Classic Creole Dishes, on a Shoestring

No trip to New Orleans is complete without a meal at Commander's Palace.

It opened in 1880, and has been a longtime Big Easy institution, known for its Southern charm, awad-winning food, and famous alumni: Both Paul Prudhomme and Emeril Lagasse got their start there.

As part of "The Early Show on Saturday Morning"'s special commemoration of the fifth anniversary of Hurricane Katrina, the owner of Commander's Palace, Ti Martin, accepted our "Chef on a Shoestring" challenge, agreeing to prepare some classic Creole dishes on a budget. And we gave him $60 to work with -- $20 more than our usual $40.

That meant Ti didn't become part of our "How Low Can You Go?" competition, in which the "Shoestring" chef whose ingredients cost the least will be invited back to whip up our year-end holiday feast.

Commander's cuisine reflects the best of Bayou Country, both Creole and American heritages, as well as dishes of Commander's own making. Seafood, meats, fruits and vegetables -- everything is as fresh as it possibly can be.

Special Coverage: Hurricane Katrina's Five-YearAnniversary

Turtle Soup
Louisiana White Shrimp
Caribbean Shrimp Salad
Sticky Pork Belly and Oysters
Bananas Foster
Sazerac Cocktail

"Early Show" Recipes Galore!


Turtle soup is a great delicacy in Louisiana. The flavor of the turtle meat is both delicate and intense; there are supposedly seven distinct flavors of meat within the turtle. Commander's Palace Restaurant, in New Orleans' Garden District, is famous for its turtle soup -- it's a dark, rich, thick, stew-type dish, filling enough to be a meal in itself. More often, though, it's the first bookend of a great meal that's finished by a fantastic dessert. Arnaud's Restaurant, in the French Quarter, also has great turtle soup, and the recipe is quite different. Commander's is thicker, and Arnaud's is a little lighter, using a white veal stock instead of a dark beef stock. (Source: Food Lover's Companion)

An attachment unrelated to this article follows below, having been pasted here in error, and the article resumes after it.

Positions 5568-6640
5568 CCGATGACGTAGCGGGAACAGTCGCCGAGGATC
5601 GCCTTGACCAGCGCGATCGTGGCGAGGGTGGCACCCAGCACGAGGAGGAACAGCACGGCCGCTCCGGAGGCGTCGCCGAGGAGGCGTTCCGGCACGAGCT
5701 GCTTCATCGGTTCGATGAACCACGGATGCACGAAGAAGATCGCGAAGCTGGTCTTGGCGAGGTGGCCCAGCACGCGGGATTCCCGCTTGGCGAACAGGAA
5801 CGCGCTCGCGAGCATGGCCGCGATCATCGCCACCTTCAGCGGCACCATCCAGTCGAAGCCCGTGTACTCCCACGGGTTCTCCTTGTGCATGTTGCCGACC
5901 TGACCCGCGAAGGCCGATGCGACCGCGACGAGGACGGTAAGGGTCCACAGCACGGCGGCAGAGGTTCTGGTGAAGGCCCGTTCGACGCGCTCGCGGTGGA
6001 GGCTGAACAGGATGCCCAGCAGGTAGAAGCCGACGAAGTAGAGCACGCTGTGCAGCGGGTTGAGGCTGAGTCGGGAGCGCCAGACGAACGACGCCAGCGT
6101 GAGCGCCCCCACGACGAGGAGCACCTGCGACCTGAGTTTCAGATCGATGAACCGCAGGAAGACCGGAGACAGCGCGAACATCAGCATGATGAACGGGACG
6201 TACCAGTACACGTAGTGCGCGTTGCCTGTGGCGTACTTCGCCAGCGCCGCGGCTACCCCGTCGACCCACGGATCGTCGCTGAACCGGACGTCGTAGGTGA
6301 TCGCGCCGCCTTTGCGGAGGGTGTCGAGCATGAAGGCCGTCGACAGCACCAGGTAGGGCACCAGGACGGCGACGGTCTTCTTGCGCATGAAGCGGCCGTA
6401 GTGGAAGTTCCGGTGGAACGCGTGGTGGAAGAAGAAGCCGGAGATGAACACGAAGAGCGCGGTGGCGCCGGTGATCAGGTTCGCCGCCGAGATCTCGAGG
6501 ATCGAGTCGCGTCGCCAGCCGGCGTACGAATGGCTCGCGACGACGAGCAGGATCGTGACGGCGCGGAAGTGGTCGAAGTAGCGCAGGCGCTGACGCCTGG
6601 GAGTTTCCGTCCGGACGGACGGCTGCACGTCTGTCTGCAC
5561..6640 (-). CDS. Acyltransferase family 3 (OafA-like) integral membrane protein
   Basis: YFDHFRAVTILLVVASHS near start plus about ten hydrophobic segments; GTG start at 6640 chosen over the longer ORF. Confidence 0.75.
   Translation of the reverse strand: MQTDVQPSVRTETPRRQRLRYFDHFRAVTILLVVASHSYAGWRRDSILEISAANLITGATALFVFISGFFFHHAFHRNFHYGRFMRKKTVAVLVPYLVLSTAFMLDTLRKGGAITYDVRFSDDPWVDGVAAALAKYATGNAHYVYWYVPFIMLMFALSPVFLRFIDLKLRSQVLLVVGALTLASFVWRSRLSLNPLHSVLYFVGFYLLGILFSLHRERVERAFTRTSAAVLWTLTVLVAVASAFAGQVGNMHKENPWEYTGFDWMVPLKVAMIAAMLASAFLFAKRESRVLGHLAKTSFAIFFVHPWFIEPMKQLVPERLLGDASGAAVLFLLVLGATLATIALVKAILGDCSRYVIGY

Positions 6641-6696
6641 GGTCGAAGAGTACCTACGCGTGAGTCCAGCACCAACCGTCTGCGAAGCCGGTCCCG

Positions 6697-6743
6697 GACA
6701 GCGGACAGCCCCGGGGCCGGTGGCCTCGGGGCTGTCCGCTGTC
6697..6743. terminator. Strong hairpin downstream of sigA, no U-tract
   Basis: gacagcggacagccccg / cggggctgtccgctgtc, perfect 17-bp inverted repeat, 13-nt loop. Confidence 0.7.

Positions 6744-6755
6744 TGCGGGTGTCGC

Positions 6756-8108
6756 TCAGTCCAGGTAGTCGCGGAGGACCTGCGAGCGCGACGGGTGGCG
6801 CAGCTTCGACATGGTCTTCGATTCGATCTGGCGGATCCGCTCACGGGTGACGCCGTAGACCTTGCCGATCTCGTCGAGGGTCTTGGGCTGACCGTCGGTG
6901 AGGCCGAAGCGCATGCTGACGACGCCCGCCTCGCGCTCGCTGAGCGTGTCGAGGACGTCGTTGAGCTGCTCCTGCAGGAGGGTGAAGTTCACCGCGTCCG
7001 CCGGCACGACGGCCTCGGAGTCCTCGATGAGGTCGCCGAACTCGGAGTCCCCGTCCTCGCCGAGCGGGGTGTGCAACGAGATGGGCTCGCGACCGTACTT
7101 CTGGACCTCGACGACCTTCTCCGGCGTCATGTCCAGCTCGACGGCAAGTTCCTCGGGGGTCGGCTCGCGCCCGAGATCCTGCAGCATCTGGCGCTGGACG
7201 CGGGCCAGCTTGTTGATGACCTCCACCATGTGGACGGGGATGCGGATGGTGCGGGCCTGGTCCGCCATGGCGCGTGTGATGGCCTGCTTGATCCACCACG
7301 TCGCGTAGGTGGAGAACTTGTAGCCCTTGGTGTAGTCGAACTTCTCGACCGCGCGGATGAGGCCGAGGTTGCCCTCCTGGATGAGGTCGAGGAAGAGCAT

Pork belly is the meat derived from the belly of a pig. In the United States, bacon is made most often from pork bellies.
This cut of meat is enormously popular in Chinese cuisine and Korean cuisine. In Chinese cuisine, it is usually diced, browned then slowly braised with skin on, or sometimes marinated and cooked as a whole slab. (Source: Wikipedia)


Turtle Soup

This dish is usually mentioned in the same sentence as Commander's Palace. We are famous for it, but it can easily be made at home when you want a hearty soup to warm your bones.

Makes 5 quarts; serves 24 as a first course or 12 as a main course

12 tablespoons (1 1/2 sticks) butter
2-1/2 pounds turtle meat, diced (beef or a combination of lean beef and veal stew meat may be substituted)
Kosher salt and freshly ground black pepper to taste
2 medium onions, diced
6 celery stalks, diced
1 large head garlic, minced
3 bell peppers, diced
1 tablespoon ground dried thyme
1 tablespoon ground dried oregano
4 bay leaves
2 quarts veal stock or canned low-sodium chicken broth
1 cup all-purpose flour
1 bottle dry sherry
1 tablespoon Tabasco or to taste
1/4 cup Worcestershire sauce
2 large lemons, juiced
3 cups peeled, seeded, and diced tomatoes
10 ounces fresh spinach, chopped coarse
6 medium eggs, hard-boiled and chopped

Melt 4 tablespoons butter in a large pot or Dutch oven over medium high heat. Add meat, salt, and pepper and cook for 18 minutes, until liquid is almost evaporated. Stir in the onions, celery, garlic, bell peppers, thyme, oregano, and bay leaves and cook, stirring occasionally, for 20 to 25 minutes, until vegetables are caramelized. Add the stock and bring to a boil. Reduce heat to low and simmer, uncovered, for 30 minutes, stirring occasionally and skimming away any fat that comes to the surface.
Meanwhile prepare roux by melting remaining 8 tablespoons butter in a small saucepan over medium heat. Gradually add flour, stirring constantly with a wooden spoon, and cook for 3 minutes, until nutty and pale with the consistency of wet sand.
Vigorously whisk the roux into the soup a little at a time to prevent lumps. Simmer soup, for 25 minutes stirring occasionally to prevent burning. Add the sherry, Tabasco and Worcestershire and skim away any fat or foam that may rise to the surface while cooking. Lastly, add the lemon juice, tomatoes, spinach, and eggs, then bring back to a simmer. Adjust seasoning with salt and pepper as needed. Soup can be made up to 3 days ahead and frozen up to 1 month.

For more recipes, go to Page 2.